For example, I realized even more than I had before how inadequate the strategic leadership had been in the theater. Right at the beginning, in the mid-1950s, the South Vietnamese rightly believed that they needed forces for a counterinsurgency. Their concerns had to do with guerrillas and what would become the Vietcong in the villages and hamlets. The United States, relying on the lessons of the Korean War, disputed this, arguing that they needed divisions. We aimed to help them build divisions that looked just like our divisions, because our leaders believed the biggest threat was the North Vietnamese invading across the newly established demilitarized zone that partitioned Vietnam into North and South after the French withdrawal. 

This flawed approach continued until 1968, when General Creighton Abrams took over as commander in the theater and got the big ideas right, by and large, and improved the organizational architecture and overall strategy. But by that point, domestic political opinion had turned so heavily against the war that it really wasn’t possible to completely turn it around. Although they did an impressive job of trying.

The context of Vietnam was just so challenging that we could’ve gotten everything right and still failed to meet our objectives. We had to contend with the frailty of our partners, particularly senior South Vietnamese leaders, who were quite disconnected from the people in the countryside, the ability of the North Vietnamese to use sanctuaries in other countries to enter the South, and the support they received to varying degrees from the Soviet Union and China, and a variety of other challenges. It could be that success there was just beyond our reach.     

The chapters on recent U.S. wars in Iraq and Afghanistan were based partly on your firsthand experience as a commander in both conflicts. The latter, which would become the country’s longest war, ultimately resulted in the Taliban’s return to power. What did the United States initially get wrong there?

Petraeus: I contend that it took us nine years in Afghanistan just to get the inputs right after a very impressive campaign to topple the Taliban regime after they refused to turn over Al-Qaeda’s leadership to us. We also eliminated an Al-Qaeda sanctuary, although Osama bin Laden escaped. Of course, we got him some 10 years later, when I was privileged to be the commander, and a combined operation of our special mission unit and the CIA tracked him down and brought him to justice. But in that conflict, after that very impressive initial campaign, we really did not craft the right strategy, didn’t land on the right big ideas, and didn’t have the right level of resources deployed.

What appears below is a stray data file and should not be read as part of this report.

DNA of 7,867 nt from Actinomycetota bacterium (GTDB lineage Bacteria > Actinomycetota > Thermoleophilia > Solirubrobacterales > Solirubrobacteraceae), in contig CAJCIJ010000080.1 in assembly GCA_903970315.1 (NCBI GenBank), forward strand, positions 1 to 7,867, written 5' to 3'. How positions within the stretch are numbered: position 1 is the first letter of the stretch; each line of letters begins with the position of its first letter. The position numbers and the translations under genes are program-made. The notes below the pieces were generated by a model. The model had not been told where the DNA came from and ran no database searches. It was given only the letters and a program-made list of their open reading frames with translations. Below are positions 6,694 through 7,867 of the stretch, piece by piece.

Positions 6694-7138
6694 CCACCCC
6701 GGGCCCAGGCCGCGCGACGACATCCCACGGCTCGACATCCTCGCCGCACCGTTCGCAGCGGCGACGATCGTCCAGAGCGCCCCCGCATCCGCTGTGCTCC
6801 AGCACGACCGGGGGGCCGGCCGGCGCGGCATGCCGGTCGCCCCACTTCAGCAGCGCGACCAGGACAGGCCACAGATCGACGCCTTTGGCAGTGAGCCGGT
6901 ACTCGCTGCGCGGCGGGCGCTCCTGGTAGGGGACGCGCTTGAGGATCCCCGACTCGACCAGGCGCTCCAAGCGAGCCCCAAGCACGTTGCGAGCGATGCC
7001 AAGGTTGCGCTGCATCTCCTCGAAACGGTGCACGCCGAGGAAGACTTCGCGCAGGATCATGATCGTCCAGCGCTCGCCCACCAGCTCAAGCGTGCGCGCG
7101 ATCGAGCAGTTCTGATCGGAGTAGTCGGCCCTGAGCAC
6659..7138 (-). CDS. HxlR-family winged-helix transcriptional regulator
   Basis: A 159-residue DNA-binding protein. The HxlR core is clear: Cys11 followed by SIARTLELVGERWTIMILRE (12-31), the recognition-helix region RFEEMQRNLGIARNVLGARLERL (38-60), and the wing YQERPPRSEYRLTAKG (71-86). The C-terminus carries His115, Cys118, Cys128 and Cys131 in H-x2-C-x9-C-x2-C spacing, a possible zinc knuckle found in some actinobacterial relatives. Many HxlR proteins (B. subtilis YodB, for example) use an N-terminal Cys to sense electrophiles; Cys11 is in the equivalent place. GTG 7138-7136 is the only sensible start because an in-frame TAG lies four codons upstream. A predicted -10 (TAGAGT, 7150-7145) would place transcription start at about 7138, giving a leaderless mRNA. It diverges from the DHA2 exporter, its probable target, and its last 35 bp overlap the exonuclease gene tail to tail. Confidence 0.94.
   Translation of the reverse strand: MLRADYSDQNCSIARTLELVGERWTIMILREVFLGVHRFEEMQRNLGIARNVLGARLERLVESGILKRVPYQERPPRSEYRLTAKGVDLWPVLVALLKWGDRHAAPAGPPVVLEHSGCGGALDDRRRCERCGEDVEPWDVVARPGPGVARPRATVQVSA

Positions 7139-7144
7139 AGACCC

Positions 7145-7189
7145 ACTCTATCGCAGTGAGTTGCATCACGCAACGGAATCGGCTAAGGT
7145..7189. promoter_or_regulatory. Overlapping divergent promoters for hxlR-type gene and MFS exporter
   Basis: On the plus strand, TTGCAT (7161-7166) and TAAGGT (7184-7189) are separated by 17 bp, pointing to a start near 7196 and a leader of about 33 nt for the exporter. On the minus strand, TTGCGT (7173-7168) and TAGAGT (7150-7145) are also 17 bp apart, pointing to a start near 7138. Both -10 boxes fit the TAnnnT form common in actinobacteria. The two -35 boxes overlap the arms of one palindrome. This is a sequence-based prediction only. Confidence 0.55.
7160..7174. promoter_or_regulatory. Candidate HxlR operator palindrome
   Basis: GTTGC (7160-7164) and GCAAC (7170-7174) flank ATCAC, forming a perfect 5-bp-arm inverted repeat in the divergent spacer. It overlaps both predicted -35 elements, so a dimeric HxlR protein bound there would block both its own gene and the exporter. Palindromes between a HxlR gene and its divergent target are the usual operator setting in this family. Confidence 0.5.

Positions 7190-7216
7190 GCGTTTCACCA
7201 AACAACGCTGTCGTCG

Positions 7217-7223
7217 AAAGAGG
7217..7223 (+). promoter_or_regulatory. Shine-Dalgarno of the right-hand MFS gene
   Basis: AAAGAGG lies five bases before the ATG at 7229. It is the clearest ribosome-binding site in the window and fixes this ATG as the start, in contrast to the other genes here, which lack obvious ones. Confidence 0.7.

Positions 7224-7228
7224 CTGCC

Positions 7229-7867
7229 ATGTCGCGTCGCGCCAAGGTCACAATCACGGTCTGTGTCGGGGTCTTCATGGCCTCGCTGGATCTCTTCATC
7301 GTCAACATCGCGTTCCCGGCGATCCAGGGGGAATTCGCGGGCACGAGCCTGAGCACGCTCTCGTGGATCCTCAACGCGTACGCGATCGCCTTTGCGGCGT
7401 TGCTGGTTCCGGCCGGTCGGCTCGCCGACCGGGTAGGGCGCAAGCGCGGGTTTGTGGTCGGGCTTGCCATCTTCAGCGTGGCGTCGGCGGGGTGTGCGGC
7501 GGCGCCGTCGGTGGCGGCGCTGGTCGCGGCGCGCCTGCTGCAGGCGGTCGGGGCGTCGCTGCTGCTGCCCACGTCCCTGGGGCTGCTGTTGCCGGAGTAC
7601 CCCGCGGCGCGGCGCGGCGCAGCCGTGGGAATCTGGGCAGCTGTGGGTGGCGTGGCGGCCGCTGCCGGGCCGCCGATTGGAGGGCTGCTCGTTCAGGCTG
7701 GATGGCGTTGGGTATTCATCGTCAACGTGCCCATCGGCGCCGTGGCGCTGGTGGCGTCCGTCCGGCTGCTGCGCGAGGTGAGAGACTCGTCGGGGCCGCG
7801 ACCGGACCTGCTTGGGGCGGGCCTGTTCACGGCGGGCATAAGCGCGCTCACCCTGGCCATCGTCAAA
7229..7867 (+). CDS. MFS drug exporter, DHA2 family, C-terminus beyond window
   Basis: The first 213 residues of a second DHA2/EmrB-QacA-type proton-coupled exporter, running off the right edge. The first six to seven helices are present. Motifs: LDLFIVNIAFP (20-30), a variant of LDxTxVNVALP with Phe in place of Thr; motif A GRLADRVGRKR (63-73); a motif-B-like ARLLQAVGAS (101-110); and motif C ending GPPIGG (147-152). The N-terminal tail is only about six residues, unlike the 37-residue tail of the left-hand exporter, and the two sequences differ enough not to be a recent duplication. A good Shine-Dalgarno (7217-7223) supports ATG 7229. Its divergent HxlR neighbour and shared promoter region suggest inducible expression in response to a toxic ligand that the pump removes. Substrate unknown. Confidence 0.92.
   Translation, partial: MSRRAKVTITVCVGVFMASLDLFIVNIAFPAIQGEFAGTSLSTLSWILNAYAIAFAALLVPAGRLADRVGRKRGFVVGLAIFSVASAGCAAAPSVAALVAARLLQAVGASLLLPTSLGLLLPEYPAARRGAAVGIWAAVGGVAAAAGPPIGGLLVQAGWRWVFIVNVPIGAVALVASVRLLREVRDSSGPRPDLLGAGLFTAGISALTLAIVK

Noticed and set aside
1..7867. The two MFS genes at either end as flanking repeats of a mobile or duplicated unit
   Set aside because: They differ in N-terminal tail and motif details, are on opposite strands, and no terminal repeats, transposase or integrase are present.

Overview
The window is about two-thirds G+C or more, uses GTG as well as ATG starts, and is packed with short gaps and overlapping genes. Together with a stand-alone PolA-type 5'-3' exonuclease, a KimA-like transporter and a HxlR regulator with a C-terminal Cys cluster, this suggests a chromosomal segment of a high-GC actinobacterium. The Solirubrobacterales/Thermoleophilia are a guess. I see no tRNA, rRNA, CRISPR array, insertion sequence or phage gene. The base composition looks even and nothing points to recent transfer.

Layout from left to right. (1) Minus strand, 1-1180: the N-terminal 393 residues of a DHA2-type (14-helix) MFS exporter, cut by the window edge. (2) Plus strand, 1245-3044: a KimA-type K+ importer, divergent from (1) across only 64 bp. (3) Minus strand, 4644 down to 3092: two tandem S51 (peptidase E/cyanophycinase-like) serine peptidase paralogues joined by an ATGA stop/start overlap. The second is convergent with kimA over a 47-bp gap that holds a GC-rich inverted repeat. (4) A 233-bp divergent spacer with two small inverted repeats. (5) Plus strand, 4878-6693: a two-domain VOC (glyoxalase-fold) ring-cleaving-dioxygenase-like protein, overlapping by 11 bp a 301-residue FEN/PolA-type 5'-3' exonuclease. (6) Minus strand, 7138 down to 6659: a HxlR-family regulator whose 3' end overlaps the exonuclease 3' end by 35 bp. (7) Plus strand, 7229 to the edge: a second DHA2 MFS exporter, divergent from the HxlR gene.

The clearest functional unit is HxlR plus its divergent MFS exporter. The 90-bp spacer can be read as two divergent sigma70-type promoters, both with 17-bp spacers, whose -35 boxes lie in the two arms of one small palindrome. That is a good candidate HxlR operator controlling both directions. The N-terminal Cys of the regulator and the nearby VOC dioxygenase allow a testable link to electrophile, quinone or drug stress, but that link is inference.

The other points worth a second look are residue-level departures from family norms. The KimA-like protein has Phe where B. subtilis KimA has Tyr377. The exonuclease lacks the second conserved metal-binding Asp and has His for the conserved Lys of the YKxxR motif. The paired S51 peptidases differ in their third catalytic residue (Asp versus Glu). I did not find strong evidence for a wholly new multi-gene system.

Success there required a comprehensive civil-military counterinsurgency campaign within which our counter-terrorist forces carried out precision operations. We also didn’t achieve the right personnel levels until late 2010. Not just of our forces and other forces, but also diplomats, spies, development workers, anti-corruption experts, and so on. 

And then, unfortunately, we only kept the big inputs right for about six or seven months before we started a drawdown. I’d identified these shortcomings in an earlier essay published in The Atlantic, and then expanded on them considerably in the chapter on Afghanistan.

How has strategic leadership affected the current war in Ukraine?

Petraeus: The situation in Ukraine is very interesting for a variety of reasons, one of which is the quality of the strategic leadership on one side and the deficiency of it on the other. President [Volodymyr] Zelenskyy has been a superb strategic leader. Remember his first big idea was to say that he needed ammunition, not a ride. He stayed in Kyiv with his family. He mobilized the entire country. Russia still has not done that.

Zelenskyy’s communication skills have been Churchillian in the way he addressed the British Parliament, the German Bundestag, and the U.S. Congress. He’s provided the energy and inspiration of a good strategic leader. And his military leadership has been equally impressive. The Ukrainians won the battles for Kyiv when Russia’s goal was to take the capital city, topple the government, replace President Zelenskyy with a pro-Russian figure, and then essentially go home to a victory parade. Obviously, that was a very flawed big idea. But they also lost the battles of Sumy and Chernihiv, two other northeastern cities. They failed to take Kharkiv in the east, Ukraine’s second-largest city. In the southwest, they crossed the Dnipro River, but got nowhere near Odessa, which was their objective.

They were forced to withdraw the forces west of the Dnipro River, which bisects Ukraine roughly from north to south. But then the lines have hardened, and the hoped for offensive gains of the Ukrainians did not materialize this summer for a variety of different reasons, the most significant being the depth of the Russian defenses, which feature minefields that are miles deep augmented by trenches, barbed wire, and drones.

In our doctrine, we require air superiority to conduct the kind of armored breaching such an offensive requires. The Ukrainians don’t even have air parity. The United States made the decisions on supplying tanks, which delayed the German decision to allow its Leopard tanks to be provided to Ukraine. Our M1 Abrams tanks only recently reached Ukraine. We didn’t provide large numbers of armored breaching systems and didn’t get the F-16 fighters to them in time for the summer offensive, which might have made a difference.

Share this with Facebook Share this with X Share this with LinkedIn Share this with Email Print this

Media Contact

Bess Connolly : elizabeth.connolly@yale.edu,